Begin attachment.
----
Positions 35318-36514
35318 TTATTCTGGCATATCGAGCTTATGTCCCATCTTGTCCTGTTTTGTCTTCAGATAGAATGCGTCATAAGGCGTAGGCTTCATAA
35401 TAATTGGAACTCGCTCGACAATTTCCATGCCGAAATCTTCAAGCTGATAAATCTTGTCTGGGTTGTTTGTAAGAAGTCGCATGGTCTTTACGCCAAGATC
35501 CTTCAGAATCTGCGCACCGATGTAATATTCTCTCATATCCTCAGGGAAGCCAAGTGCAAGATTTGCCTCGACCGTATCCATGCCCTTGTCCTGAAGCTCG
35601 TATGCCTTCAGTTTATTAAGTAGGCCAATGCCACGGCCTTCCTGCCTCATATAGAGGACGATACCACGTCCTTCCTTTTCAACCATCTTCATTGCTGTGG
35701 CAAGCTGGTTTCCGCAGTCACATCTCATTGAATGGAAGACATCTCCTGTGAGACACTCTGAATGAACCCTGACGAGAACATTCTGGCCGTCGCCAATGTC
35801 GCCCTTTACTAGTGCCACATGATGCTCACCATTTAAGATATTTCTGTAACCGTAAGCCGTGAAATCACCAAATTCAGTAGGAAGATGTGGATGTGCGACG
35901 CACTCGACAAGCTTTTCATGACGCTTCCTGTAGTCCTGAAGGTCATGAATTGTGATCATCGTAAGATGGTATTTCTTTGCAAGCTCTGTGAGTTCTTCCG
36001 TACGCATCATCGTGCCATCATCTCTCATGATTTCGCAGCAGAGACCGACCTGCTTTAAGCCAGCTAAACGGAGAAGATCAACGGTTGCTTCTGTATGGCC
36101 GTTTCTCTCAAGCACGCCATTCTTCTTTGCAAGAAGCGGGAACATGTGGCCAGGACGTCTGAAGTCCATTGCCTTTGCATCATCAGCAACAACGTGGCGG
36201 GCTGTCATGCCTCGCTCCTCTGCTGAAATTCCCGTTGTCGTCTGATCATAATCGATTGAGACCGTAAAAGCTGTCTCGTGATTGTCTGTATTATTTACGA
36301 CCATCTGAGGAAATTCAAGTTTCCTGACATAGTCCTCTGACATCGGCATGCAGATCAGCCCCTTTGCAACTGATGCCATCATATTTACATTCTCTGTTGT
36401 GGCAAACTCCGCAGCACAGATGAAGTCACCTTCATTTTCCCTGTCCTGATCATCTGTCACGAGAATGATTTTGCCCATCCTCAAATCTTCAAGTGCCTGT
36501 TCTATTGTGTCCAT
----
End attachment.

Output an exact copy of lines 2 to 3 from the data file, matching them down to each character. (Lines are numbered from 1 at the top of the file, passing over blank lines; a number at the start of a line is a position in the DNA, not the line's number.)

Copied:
35318 TTATTCTGGCATATCGAGCTTATGTCCCATCTTGTCCTGTTTTGTCTTCAGATAGAATGCGTCATAAGGCGTAGGCTTCATAA
35401 TAATTGGAACTCGCTCGACAATTTCCATGCCGAAATCTTCAAGCTGATAAATCTTGTCTGGGTTGTTTGTAAGAAGTCGCATGGTCTTTACGCCAAGATC